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Art: 'Perspectives on Peace' at York College Gallery

Art: 'Perspectives on Peace' at York College Gallery

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Perspectives on Peace piece

“Re Imagined Peace” by Helen Zughaib is included in

“Perspectives on Peace” at York College Galleries until Nov. 14.

YORK—The galleries at York College of Pennsylvania have assembled an intriguing exhibition examining peace—global, local, as well as personal—which does so without sensationalizing or trivializing the topic.

“Perspectives on Peace” seeks not to shock or pacify. The images will not cause the viewer to look away in revulsion but instead seek to the make the viewer look inward at one’s own personal role in creating a more peaceful world.

Often fine art uses the most violent imagery to promote peace. Similarly, the notion of peace is often illustrated in simplistic terms, idyllic scenes of a utopian society. Both approaches can be superficial, leaving the viewer with only a guttural reaction as opposed to thoughtful dialogue or personal connection.

“Perspectives on Peace” has assembled nine artists to speak to the aspects of peace – conflict resolution, non-violence, societal change and personal responsibility. Their media include print, audio, video and photography; and each with a voice that resonates with the audience.

Baltimore street artist Gaia was an artist-in-residence at the college for 11 days and conducted interviews, shot video and painted an 80-foot wide mural to examine the dynamics of York city and the surrounding area. “Invisible Boundaries” explores the stories of four local women who discuss the separations between people that arise from economic, social and educational circumstances that have shaped their communities and how those boundaries can hopefully be crossed to bring the city together.

“Grace Before Dying” is a photo essay by Lori Waselchuk, telling the story of a prisoner-run hospice group at Louisiana State Penitentiary. These black-and-white photos capture the compassion and personal peace that is shared by a population brought together by crime and violence. The images of prisoners spending time to comfort their fellow inmates who are terminally ill depict the humanity that can exist in a system not typically known for its empathy.

Lebanese-American artist Helen Zughaib’s paintings address the current situation in the Middle East and Arab-American relations in the United States. “Re Imagined Peace” is a vibrant patchwork of color that fits together to represent a harmonious cityscape against a tranquil sky, all in hopes that the diverse people of the Middle East region can live side by side in a cohesive community.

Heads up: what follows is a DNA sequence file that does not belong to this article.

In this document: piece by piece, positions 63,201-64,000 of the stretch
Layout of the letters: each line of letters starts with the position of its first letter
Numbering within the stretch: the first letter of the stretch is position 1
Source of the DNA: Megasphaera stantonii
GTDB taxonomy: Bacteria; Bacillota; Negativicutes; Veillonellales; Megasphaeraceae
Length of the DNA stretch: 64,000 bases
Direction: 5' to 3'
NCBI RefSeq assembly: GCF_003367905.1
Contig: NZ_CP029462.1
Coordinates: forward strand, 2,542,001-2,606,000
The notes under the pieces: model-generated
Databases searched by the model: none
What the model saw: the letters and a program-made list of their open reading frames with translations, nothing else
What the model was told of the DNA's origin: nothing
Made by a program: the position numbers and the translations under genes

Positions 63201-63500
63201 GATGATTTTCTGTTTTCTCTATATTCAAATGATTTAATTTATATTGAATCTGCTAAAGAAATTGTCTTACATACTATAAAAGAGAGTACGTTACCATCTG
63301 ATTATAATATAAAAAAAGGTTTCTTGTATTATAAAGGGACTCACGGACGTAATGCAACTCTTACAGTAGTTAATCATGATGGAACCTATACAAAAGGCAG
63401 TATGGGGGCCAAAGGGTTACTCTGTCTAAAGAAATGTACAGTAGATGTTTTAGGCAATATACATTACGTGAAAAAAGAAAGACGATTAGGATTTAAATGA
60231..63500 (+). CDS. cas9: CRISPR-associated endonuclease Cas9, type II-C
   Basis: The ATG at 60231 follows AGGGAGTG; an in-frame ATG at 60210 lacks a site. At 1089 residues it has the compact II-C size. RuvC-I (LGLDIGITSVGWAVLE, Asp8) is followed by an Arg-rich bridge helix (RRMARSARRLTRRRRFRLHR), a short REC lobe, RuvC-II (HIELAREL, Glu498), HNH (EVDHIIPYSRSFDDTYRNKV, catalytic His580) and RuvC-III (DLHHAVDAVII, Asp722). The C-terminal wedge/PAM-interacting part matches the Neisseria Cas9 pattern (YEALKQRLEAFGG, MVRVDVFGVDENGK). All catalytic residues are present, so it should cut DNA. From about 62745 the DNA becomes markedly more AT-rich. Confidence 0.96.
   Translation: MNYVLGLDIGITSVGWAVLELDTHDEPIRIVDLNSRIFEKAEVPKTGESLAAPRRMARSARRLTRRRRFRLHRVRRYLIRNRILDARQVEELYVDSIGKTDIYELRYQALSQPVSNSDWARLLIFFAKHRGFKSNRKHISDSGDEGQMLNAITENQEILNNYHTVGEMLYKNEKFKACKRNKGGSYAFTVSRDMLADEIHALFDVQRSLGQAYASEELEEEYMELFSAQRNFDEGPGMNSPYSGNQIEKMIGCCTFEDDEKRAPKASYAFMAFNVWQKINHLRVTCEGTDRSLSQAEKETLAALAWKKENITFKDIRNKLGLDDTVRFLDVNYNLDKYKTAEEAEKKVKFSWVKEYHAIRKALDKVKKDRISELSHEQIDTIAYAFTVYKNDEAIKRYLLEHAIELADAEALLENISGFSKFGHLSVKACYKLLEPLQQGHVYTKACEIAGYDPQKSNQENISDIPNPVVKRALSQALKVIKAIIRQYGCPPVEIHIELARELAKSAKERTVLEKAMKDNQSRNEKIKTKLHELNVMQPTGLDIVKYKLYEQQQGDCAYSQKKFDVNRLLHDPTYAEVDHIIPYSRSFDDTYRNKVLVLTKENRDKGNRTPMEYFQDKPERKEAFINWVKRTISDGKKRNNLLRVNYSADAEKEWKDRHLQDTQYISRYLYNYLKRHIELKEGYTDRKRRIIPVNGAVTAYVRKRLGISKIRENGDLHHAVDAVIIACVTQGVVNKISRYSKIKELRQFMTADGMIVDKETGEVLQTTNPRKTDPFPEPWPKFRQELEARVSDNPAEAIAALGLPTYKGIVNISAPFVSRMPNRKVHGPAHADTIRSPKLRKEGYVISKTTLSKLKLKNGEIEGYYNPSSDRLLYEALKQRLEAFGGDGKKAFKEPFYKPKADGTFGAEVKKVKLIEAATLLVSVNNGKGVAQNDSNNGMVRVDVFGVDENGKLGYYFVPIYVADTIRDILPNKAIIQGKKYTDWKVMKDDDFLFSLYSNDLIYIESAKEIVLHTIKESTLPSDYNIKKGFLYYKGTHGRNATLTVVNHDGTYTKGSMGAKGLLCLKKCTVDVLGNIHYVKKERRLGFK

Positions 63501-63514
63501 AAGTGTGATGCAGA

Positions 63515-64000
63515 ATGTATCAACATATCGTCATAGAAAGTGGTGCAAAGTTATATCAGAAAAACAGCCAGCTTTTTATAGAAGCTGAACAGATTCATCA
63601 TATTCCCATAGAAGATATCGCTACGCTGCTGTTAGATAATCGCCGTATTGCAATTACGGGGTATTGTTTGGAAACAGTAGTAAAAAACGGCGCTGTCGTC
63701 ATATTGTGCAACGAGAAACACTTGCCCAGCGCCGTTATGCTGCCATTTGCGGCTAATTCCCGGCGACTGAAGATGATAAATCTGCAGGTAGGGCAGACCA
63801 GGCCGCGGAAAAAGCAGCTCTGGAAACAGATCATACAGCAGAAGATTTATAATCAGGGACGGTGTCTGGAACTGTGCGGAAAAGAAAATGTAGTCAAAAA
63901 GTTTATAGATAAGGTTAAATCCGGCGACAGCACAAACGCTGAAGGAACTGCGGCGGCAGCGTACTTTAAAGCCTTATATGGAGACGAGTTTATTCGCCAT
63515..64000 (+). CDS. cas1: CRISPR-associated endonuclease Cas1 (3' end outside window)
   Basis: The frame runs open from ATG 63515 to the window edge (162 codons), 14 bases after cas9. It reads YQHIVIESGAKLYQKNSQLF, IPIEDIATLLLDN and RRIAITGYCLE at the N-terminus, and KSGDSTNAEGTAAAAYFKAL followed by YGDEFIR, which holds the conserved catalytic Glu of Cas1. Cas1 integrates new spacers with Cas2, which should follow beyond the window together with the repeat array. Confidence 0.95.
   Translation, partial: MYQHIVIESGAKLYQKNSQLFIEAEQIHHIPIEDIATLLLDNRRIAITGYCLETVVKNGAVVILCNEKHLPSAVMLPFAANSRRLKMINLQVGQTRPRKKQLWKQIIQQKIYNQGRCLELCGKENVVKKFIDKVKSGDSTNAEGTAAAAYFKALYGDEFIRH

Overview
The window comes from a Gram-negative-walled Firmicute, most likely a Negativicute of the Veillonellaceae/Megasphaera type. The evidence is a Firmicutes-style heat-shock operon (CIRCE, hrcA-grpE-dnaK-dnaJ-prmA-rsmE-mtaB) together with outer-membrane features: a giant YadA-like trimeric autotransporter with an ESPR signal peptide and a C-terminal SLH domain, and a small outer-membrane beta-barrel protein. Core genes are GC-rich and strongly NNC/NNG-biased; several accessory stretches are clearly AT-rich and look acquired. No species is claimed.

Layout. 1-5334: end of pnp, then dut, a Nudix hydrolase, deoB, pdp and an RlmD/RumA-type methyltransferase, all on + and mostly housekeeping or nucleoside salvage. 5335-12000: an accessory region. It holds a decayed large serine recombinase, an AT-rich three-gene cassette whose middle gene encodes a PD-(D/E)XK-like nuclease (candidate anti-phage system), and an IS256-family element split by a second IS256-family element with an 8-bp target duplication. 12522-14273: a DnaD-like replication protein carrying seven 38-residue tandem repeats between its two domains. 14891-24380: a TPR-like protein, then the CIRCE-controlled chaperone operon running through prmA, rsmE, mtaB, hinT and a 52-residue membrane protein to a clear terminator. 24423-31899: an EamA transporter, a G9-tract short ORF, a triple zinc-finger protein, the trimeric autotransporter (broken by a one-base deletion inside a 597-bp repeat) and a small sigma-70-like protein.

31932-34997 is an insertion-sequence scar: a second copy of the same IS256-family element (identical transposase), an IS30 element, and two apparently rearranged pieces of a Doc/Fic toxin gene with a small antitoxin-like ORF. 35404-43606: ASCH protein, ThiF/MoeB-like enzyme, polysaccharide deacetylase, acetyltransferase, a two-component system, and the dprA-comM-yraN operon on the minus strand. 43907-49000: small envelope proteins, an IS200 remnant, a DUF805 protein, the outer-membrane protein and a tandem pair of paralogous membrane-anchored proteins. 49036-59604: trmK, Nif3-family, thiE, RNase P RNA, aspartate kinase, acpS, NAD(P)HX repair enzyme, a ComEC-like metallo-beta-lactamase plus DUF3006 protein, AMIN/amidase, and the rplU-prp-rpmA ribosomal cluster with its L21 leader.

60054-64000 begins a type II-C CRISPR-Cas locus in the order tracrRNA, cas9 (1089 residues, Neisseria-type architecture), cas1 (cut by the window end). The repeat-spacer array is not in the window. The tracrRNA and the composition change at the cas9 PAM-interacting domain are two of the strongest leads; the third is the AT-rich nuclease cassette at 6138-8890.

Zughaib created “Prayer Rug for America” in reaction to the struggles of Arab-Americans in a post-9/11 world. A traditional Muslim prayer rug is constructed of Islamic mosaic patterns in the colors of the American flag. By combining these two elements, she suggests a merging of cultures instead of fear and distrust.

Jefferson Pinder, with Matt Ravenstahl, filmed a visual representation of non-violence and civil disobedience in “Passive/Resistance.” Over the course of several minutes, Pinder who is black is repeatedly slapped by Ravenstahl, a white man, with increasingly harsh blows. The split screen presentation is difficult to watch, yet it compels the viewer to see if Pinder retaliates. The unanswered violence continues until both men turn to face the viewer, turning the audience into an active participant as a bystander who can choose to be complicit or to intervene.

Our personal responsibility for peace is undeniable in Sarah Maple’s “Inaction.” Maple has printed across a mirror the phrase, “Inaction is a Weapon of Mass Destruction.” The message challenges the viewer to not only read the phrase but also look into one’s own eyes while doing so, begging the question of what we can each do to promote peace in some way, no matter how small. The direct message was meant to spur us all into action, and while not directly telling us what to do, it warns that the real danger is inaction or doing nothing at all.

“Perspectives on Peace” does not promote a specific agenda but instead seeks to advocate for continued understanding, growth and a commitment to non-violence. Each artist is able to make an appeal for peace on a personal level in a sophisticated and insightful way. The entire exhibition is an ideal blend of fine art and advocacy to make our world a better place.

“Perspectives on Peace” is in display at York College Galleries, 441 Country Club Road in York until Nov. 14. Gallery hours are 9 a.m. to 5 p.m. Monday and Tuesday; 9 a.m. to 9 p.m. Wednesday and Thursday; 9 a.m. to 5 p.m. Friday; and 10 a.m. to 4 p.m. Saturday. All events are free and open to the public.

For more information, visit the gallery website at or the exhibition Facebook page.

Joseph George holds a degree in history and art history from Dickinson College. He and his wife, Barrie Ann have spent much of their 25 years together traveling and visiting art galleries locally and throughout the world. Their tastes range from fine art to street art.


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